(I had this scene written for forever but couldn’t ever find a point to INCLUDE it. Also it needs an update now because when this was written, the monster had actively called the King to him, but now, he hadn’t.)
“He was shining,” Micah says. “I will have you know that in that time he was shining, was the King. He was bright. He was a thing of virtue, all mixed in with the pain.”
“What is done by the Kings is right,” Liril says.
“That’s so,” says Micah.
“Is that so?”
She gives him half a smile. “Who are we to judge a King?”
“He came upon the monster, who stood on the building’s roof, and the monster was looking at him with this weird and twisted smile. ‘I’ve called you here,’ the monster said, ‘to break the bonds of Lia and Amiel.’
“And the King, he bowed his head.
“And the King was vaster than the sky; he was the roiling of green and purple clouds, he was the hollow metal drumbeat of the chamber of the world, he was the strangeness of the lights that moved within the sky, and all around him death, and mold, and life, but still he bowed his head, one monarch to another, and then deeper, in submission, and then came tumbling down like falling stones upon the monster’s brow.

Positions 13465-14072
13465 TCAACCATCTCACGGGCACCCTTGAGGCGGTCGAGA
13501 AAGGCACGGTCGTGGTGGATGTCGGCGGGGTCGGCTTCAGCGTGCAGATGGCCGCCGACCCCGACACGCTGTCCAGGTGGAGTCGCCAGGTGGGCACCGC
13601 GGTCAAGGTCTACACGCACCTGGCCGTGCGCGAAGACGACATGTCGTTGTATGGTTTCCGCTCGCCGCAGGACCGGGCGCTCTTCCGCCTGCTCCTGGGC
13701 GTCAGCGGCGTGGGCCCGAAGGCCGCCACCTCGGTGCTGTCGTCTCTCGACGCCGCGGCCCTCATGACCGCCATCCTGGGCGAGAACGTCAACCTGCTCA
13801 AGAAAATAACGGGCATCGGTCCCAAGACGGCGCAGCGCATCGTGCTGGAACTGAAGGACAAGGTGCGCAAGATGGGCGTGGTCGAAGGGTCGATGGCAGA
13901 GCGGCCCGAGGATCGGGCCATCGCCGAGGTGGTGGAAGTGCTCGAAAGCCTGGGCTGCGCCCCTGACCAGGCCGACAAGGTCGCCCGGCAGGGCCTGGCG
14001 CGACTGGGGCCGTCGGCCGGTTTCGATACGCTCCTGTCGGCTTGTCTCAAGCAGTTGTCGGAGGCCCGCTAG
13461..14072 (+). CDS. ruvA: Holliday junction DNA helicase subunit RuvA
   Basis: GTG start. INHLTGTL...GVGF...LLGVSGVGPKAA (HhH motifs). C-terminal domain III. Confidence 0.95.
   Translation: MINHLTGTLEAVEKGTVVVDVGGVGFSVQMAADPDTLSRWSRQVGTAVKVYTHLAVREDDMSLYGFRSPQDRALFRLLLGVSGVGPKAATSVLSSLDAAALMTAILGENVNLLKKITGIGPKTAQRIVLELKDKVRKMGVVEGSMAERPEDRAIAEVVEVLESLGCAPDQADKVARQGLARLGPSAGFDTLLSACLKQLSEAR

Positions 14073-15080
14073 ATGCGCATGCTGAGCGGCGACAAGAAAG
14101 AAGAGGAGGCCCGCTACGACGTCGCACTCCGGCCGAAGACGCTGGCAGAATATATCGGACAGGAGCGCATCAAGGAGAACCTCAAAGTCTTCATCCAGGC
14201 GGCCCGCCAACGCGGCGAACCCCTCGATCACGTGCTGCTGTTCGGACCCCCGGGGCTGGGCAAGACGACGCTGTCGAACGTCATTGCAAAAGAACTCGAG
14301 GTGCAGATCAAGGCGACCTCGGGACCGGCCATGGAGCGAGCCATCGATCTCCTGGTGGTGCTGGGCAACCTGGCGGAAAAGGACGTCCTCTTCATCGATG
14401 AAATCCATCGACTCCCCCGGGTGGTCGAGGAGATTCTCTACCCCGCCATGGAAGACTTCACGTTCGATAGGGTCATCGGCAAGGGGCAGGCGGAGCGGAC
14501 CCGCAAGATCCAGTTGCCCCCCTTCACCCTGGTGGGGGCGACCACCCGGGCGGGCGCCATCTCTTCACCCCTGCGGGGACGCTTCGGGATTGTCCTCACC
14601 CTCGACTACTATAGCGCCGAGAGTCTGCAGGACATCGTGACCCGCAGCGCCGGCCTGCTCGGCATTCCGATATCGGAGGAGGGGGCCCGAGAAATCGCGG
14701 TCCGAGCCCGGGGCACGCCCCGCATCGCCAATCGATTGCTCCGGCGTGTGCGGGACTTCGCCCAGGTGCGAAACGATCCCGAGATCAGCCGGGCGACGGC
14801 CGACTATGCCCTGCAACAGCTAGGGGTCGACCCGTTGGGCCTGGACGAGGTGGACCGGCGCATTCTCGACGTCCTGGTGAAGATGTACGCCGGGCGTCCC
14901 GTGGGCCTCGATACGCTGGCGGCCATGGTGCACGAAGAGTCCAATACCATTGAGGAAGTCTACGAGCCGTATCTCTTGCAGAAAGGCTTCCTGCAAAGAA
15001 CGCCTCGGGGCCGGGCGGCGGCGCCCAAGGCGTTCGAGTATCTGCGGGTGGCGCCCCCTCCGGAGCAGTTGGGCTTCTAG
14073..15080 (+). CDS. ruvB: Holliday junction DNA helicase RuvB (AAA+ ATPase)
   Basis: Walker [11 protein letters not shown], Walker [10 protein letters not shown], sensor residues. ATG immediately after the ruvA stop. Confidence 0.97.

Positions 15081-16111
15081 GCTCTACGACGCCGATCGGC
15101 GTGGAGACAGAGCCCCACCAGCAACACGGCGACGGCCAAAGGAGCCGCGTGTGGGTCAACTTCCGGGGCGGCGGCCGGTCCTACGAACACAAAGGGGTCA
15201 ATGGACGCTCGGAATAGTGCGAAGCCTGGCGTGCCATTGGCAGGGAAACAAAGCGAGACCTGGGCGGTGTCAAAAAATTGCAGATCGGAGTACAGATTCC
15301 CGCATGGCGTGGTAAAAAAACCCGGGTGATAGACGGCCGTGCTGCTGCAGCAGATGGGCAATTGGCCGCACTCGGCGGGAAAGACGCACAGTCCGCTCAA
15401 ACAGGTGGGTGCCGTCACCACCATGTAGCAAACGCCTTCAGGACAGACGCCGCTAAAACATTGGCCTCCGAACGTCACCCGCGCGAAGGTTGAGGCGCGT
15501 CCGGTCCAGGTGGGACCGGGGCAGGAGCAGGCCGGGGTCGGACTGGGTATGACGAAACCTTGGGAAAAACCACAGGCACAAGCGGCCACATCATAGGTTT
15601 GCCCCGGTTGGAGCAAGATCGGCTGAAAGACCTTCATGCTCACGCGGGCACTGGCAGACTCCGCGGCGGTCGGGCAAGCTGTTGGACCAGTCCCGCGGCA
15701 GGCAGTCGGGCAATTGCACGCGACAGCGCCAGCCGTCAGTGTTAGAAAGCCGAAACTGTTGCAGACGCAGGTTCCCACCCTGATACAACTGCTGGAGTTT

(Though I want to include something like: “It came down to Elm Hill,” Micah says, “and the monster stood before it, holding the Thorn that does not Kill in his pale hand. And it was bright, and garbed not then in its vestments of indigo and green, but rather lightning.”)
“But the monster was afraid.”
Liril shakes her head.
“He was,” Micah repeats.
“Nuh-uh,” Liril protests.
The darkness beats vividly in her mind with the memory of the monster’s wings.
“In that moment,” Micah says, “he understood that if he were freed from the bonds of Lia and Amiel, he would cease to be the monster, but only a man, in possession of his sins; and so he struck the King with the Thorn that does not Kill, and punctured the membrane boundary of that life.
“And if you were to ask me why it is that life must war with life; if you would ask me why the flesh doth move unsettledly in our kingdom; if you would wonder why we to Elm Hill do not go, I would say: for this, for that the monster broke the King of Life with the tip of his brutal Thorn.”